matter of labour. Or would that this very day Cronion might waken war whence he would. Ah. the best there may be. both well filled with fodder. whether or no I would cut a clean furrow unbroken before me. Then shouldest thou see me. large and tawny. Nay. nor speak and taunt me with this my belly. close fitting on my temples! Then shouldest thou see me mingling in the forefront of the battle. and thou thinkest thyself some great one and mighty. thou art exceeding wanton and thy heart is hard. and that I had a shield and two spears. and grass there should be in plenty. that there were oxen to drive. if Odysseus might . and the clod should yield before the ploughshare. fasting till late eventide. and a helmet all of bronze. because thou consortest with few men and feeble. Or would again. of equal age and force to bear the yoke and of strength untiring! And it should be a field of four ploughgates.

prove all too strait for thee in thy flight through the doorway!' Thus he spake. in dread of . because thou hast beaten the beggar Irus?' Therewith he caught up a footstool. Verily wine has got about thy wits. and looking fiercely on him spake to him winged words: 'Ah. Art thou beside thyself for joy. and so thou dost babble idly. and Eurymachus waxed yet the more wroth at heart. and hast no fear at heart. wretch that thou art. so boldly thou pratest among many lords. right soon would yonder doors full wide as they are.but return and come to his own country. or perchance thou art always of this mind. right soon will I work thee mischief. but Odysseus sat him down at the knees of Amphinomus of Dulichium.

now doth your mood betray that ye have eaten and drunken. ye are mad. or ever he came hither. Then the wooers clamoured through the shadowy halls. and the ladle cup dropped to the ground with a clang.Eurymachus. for worse things have their way.' Then the mighty prince Telemachus spake among them: 'Sirs. so should he never have made all this tumult in our midst! But now we are all at strife about beggars. . and thus one would say looking to his neighbour: 'Would that our wandering guest had perished otherwhere. And Eurymachus cast and smote the cup-bearer on the right hand. while the young man groaned and fell backwards in the dust. and there will be no more joy of the good feast.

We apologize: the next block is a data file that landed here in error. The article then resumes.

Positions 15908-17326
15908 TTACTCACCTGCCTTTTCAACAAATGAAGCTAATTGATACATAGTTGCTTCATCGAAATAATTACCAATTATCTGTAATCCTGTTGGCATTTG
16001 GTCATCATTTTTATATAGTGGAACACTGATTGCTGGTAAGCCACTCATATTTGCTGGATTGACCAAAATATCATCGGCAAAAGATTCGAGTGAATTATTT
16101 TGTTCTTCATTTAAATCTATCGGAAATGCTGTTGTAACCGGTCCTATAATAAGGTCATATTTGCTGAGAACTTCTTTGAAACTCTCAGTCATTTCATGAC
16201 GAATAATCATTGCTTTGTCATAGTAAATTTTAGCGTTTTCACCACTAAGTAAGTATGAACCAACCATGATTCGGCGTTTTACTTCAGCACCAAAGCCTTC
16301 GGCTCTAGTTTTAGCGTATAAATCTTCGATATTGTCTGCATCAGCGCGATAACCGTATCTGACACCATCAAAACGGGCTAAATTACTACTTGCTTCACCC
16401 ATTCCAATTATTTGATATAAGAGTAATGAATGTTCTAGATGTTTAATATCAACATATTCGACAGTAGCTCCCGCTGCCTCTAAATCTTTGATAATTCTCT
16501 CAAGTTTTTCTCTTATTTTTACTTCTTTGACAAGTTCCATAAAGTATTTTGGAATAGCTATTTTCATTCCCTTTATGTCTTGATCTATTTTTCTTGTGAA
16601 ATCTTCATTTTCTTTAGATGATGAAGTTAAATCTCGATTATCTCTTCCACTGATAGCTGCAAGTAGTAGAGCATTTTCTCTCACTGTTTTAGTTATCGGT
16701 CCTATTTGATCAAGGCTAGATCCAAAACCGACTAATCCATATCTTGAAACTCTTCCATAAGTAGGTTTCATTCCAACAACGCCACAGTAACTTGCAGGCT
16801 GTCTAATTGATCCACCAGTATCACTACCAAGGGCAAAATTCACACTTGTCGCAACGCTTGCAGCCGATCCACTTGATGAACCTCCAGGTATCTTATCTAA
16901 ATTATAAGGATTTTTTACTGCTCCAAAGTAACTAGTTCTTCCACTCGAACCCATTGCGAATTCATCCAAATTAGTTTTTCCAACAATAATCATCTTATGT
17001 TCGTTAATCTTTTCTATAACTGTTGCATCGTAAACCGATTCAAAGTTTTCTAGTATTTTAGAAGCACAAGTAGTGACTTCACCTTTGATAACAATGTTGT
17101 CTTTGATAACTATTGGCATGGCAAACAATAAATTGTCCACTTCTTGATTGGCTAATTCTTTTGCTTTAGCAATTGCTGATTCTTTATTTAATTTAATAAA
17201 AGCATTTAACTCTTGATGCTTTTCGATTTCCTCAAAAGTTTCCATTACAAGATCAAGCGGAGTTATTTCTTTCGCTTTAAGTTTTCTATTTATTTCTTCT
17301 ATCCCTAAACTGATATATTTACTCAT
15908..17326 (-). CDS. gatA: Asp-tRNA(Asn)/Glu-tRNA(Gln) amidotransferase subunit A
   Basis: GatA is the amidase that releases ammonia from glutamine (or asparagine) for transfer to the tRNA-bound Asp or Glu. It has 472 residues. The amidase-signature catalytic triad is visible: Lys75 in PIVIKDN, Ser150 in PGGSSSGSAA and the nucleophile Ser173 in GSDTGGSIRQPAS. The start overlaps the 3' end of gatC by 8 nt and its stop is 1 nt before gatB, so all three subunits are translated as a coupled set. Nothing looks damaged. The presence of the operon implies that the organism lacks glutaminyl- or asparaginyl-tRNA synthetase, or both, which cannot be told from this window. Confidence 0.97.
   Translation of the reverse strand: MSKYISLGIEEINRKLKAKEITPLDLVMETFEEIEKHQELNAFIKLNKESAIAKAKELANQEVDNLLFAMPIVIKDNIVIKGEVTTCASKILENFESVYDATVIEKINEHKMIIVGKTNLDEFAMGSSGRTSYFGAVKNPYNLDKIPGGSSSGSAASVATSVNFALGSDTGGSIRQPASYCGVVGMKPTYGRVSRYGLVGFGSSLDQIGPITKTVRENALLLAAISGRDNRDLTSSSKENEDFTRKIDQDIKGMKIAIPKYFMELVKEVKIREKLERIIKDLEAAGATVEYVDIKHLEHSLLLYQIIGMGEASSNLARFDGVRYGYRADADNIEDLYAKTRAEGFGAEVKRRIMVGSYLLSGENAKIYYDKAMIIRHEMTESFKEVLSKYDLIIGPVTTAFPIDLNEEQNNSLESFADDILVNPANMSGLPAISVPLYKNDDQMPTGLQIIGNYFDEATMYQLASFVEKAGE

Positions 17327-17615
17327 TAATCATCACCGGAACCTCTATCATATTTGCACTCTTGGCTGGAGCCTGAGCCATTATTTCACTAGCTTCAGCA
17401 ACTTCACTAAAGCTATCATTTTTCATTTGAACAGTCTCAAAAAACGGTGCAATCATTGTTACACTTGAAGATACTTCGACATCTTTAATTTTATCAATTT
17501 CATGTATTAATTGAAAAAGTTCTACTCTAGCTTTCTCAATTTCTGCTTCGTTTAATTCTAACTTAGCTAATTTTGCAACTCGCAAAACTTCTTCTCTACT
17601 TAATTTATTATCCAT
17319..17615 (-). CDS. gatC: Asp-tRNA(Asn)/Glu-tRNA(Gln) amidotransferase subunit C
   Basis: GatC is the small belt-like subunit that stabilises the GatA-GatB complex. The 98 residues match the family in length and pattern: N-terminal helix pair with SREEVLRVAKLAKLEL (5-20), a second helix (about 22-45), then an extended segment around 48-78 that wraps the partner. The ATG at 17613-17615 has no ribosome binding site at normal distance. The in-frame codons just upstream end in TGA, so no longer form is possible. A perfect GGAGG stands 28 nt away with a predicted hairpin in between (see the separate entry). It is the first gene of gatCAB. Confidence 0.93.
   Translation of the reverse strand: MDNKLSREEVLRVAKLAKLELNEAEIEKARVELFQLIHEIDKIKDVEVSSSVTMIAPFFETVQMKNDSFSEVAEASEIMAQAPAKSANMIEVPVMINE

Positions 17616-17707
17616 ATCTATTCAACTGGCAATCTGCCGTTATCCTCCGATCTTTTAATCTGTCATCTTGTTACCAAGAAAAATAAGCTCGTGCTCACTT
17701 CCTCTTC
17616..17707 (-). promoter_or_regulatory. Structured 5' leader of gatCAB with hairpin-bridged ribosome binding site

and they all bit their lips and marvelled at Telemachus. and spake among them. none surely would rebuke another with hard speech and be angry. Misuse ye not this stranger. the son of Aretias: 'Friends. But the stranger let us leave in the halls of . Then Amphinomus made harangue. go home and lay you to rest. let the wine-bearer pour for libation into each cup in turn. that after the drink-offering we may get us home to bed. for as for me. But come. since your spirit so bids. Nay. when a righteous word has been spoken. now that ye have feasted well. Amphinomus. the famous son of Nisus the prince. in that he spake boldly. I drive no man hence.some one of the gods is surely moving you. neither any of the thralls that are in the house of godlike Odysseus.' Thus he spake.

each one to his own house. Then the lord Mulius mixed for them the bowl. . they departed to lie down. and drank the honey-sweet wine. the henchman out of Dulichium. who was squire of Amphinomus. Now when they had poured forth and had drunken to their hearts' content.Odysseus for a charge to Telemachus: for to his home has he come. And he stood by all and served it to them in their turn. and they poured forth before the blessed gods.' Thus he spake. and his word was well-pleasing to them all.

saying: 'Out of the smoke I laid them by. Odysseus disburseth with Penelope. and straightway he spake winged words to Telemachus: 'Telemachus. when he went to . And the hunting of the boar upon that occasion related. thou shalt beguile them with soft words. and when the wooers miss them and ask thee concerning them. since they were no longer like those that Odysseus left behind him of old. but concealed. Now the goodly Odysseus was left behind in the hall. we must needs lay by the weapons of war within. every one. devising with Athene's aid the slaying of the wooers.Book XIX Telemachus removes the arms out of the hall. And is known by his nurse.

come now I pray thee. saying: 'Nurse. but they are wholly marred. ye set a quarrel between you and wound one the other. shut up the women in their chambers till I shall have laid by in the armoury the goodly weapons of my father. which all uncared for the smoke dims in the hall. and called forth to him the nurse Eurycleia and spake to her. that perchance when ye are heated with wine.Troy. for iron of itself draws a man thereto. and Telemachus hearkened to his dear father. since my father went hence. and thereby shame the feast and the wooing. so mightily hath passed upon them the vapour of fire. Moreover some god hath put into my heart this other and greater care. Now I wish to lay them by where the vapour of . and I was still but a child.' Thus he spake.